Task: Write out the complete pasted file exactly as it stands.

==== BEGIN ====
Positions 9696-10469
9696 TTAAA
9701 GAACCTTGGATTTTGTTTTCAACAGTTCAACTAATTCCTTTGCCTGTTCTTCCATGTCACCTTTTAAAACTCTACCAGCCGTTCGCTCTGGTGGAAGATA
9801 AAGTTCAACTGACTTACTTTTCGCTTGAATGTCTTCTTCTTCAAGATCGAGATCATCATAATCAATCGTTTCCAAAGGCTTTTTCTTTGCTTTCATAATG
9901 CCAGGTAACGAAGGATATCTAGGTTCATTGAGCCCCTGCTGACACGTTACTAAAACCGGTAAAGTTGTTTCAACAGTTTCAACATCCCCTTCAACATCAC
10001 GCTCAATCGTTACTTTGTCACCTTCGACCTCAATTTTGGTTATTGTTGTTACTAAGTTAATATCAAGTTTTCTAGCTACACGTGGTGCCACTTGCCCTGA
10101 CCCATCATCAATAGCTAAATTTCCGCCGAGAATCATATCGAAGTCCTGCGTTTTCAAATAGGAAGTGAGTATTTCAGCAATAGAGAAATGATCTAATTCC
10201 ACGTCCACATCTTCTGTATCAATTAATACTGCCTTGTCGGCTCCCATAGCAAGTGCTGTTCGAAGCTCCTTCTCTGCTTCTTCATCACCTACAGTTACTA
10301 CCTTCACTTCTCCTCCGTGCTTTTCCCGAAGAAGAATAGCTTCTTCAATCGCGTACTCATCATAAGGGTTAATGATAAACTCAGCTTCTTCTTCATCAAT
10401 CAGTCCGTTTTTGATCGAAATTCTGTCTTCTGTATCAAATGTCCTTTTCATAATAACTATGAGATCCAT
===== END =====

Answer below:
Positions 9696-10469
9696 TTAAA
9701 GAACCTTGGATTTTGTTTTCAACAGTTCAACTAATTCCTTTGCCTGTTCTTCCATGTCACCTTTTAAAACTCTACCAGCCGTTCGCTCTGGTGGAAGATA
9801 AAGTTCAACTGACTTACTTTTCGCTTGAATGTCTTCTTCTTCAAGATCGAGATCATCATAATCAATCGTTTCCAAAGGCTTTTTCTTTGCTTTCATAATG
9901 CCAGGTAACGAAGGATATCTAGGTTCATTGAGCCCCTGCTGACACGTTACTAAAACCGGTAAAGTTGTTTCAACAGTTTCAACATCCCCTTCAACATCAC
10001 GCTCAATCGTTACTTTGTCACCTTCGACCTCAATTTTGGTTATTGTTGTTACTAAGTTAATATCAAGTTTTCTAGCTACACGTGGTGCCACTTGCCCTGA
10101 CCCATCATCAATAGCTAAATTTCCGCCGAGAATCATATCGAAGTCCTGCGTTTTCAAATAGGAAGTGAGTATTTCAGCAATAGAGAAATGATCTAATTCC
10201 ACGTCCACATCTTCTGTATCAATTAATACTGCCTTGTCGGCTCCCATAGCAAGTGCTGTTCGAAGCTCCTTCTCTGCTTCTTCATCACCTACAGTTACTA
10301 CCTTCACTTCTCCTCCGTGCTTTTCCCGAAGAAGAATAGCTTCTTCAATCGCGTACTCATCATAAGGGTTAATGATAAACTCAGCTTCTTCTTCATCAAT
10401 CAGTCCGTTTTTGATCGAAATTCTGTCTTCTGTATCAAATGTCCTTTTCATAATAACTATGAGATCCAT